Shoulder Pain

Shoulder pain takes many forms.
Learning about your shoulder can help.

Rotator cuff problems, subacromial impingement or just aching and painful shoulders are sadly all too common. but at State 11 Soft Tissue Therapy, we’re Level 5 Soft Tissue Therapists and RAPID NFR therapists, which means we’re trained and insured to treat your shoulder pain, whether that’s through massage, soft tissue release, RAPID NeuroFascial Reset or one of the many other skills we’re trained in!

Shoulder Anatomy

The shoulder is arguably the most complex joints in the body. Three bones make up the shoulder joint; the scapula (the shoulder blade), the humerus (the bone in the upper arm) and the clavicle (the collar bone). The scapula has many protuberances and fossas (hollows or depressions) to allow for tendons and ligaments to attach to the scapula, and one very large fossa called the glenoid fossa that the head of the humerus glides across.

Although these three bones make up the shoulder, they connect to each other and the sternum (the bone in the centre of the chest) at four distinct joints. These are the glenohumeral joint (where the humerus meets the scapula at the glenoid fossa), the scapulothoracic joint (where the scapula meets the rib cage at the back), the sternoclavicular joint (where the sternum meets the clavicle) and the acromioclavicular joint (where the clavicle meets a protuberance on the scapula called the acromion).

The muscles that move the arm and shoulder illustrated on an anatomical drawing

Shoulder Ligaments

The bones in the shoulder are connected together by ligaments which are tissues that connect bones to bones. These ligaments (especially the three glenohumerial ligaments known as the superior, middle and inferior glenohumerial ligaments) hold the shoulder in the right place and stop it dislocating.

Although there are a number of ligaments, the ones that are injured the most are the coraco-acromial ligament (if this thickens, it can be a cause of impingement syndrome) and the coraco-clavicular ligament (if acromioclavicular joint dislocates this ligament can rupture).

Shoulder muscles

As you might expect from such a complex joint, there are a large number of muscles involved in movement of the shoulder and upper arm. These include the rhomoids, the trapezius (“the traps”), the pectoralis major and minor (“the pecs”) and the deltoid muscles. However, the ones that get injured the most are the four muscles known as the rotator cuff muscles.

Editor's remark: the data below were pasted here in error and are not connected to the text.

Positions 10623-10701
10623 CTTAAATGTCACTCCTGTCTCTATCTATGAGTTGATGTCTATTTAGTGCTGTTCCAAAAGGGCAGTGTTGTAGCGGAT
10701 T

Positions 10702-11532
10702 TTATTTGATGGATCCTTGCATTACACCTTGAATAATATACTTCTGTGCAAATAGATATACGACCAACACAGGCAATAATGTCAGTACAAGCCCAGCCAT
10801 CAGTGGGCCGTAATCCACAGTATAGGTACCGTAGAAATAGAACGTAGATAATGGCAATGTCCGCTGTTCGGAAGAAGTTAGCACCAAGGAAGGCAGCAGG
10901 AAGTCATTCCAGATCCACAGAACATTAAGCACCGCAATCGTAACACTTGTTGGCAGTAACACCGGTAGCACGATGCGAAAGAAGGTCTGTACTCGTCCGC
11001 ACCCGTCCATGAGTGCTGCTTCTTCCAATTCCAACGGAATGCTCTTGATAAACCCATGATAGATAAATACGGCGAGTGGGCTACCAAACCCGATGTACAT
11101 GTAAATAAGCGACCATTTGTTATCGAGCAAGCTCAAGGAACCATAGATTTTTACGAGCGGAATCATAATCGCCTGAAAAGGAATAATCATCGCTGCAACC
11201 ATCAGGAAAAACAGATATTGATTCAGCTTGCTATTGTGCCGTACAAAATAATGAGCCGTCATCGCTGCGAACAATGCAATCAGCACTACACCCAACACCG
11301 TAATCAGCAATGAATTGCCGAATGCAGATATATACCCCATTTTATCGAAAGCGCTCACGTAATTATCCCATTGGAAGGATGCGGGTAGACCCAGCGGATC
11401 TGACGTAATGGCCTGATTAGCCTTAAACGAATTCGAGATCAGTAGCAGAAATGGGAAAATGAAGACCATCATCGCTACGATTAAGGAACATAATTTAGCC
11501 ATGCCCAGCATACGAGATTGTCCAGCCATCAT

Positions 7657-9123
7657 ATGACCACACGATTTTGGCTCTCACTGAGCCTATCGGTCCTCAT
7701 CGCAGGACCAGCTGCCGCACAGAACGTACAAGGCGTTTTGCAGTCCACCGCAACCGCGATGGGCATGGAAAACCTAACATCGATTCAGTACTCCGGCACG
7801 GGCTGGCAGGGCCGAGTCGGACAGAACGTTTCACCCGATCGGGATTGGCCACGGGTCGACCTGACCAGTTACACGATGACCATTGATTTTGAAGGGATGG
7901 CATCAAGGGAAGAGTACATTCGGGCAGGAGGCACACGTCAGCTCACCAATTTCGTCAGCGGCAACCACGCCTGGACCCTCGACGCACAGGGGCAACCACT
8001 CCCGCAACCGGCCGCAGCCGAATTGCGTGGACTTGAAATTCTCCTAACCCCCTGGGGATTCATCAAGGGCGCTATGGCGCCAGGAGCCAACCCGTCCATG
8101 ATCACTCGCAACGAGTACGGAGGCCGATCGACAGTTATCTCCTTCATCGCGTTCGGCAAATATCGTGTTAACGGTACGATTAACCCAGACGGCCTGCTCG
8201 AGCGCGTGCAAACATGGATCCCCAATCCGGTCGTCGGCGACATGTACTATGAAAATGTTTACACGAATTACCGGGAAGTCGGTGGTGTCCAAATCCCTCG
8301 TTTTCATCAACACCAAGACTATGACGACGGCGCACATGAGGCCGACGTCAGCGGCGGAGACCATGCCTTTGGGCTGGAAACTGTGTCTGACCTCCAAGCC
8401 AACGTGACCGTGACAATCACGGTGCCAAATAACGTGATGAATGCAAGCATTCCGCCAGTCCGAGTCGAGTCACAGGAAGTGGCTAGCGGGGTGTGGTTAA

The Rotator Cuff muscles

There are four rotator cuff muscles, called the supraspinatus, the infraspinatus, the teres minor and the subscapularis. These muscles are mainly responsible for raising the arm from the side to above the head, and rotating the shoulder in different directions.

The muscles of the rotator cuff at the shoulder are shown on this anatomical diagram

Common shoulder injuries

Common injuries to the shoulder include injuries to the rotator cuff muscles, which can often manifest as difficulty reaching behind yourself for a seatbelt, reaching above the head, or struggling to put your arm into your coat

Another common shoulder problem is a subacromial impingement, which will also manifest as pain when the arm is raised.

Both of these conditions can often be improved using massage and other soft tissue techniques that we at State 11 are trained in.

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Recognised & Accredited

Our team are recognised, trained or accredited by the following organisations so you can be sure you're receiving top level care regardless of your chosen treatment, injury being treated or recovery pathway

CNHCRAPID NeuroFascial ResetFederation of Holistic TherapistsRock Tape Rock Doc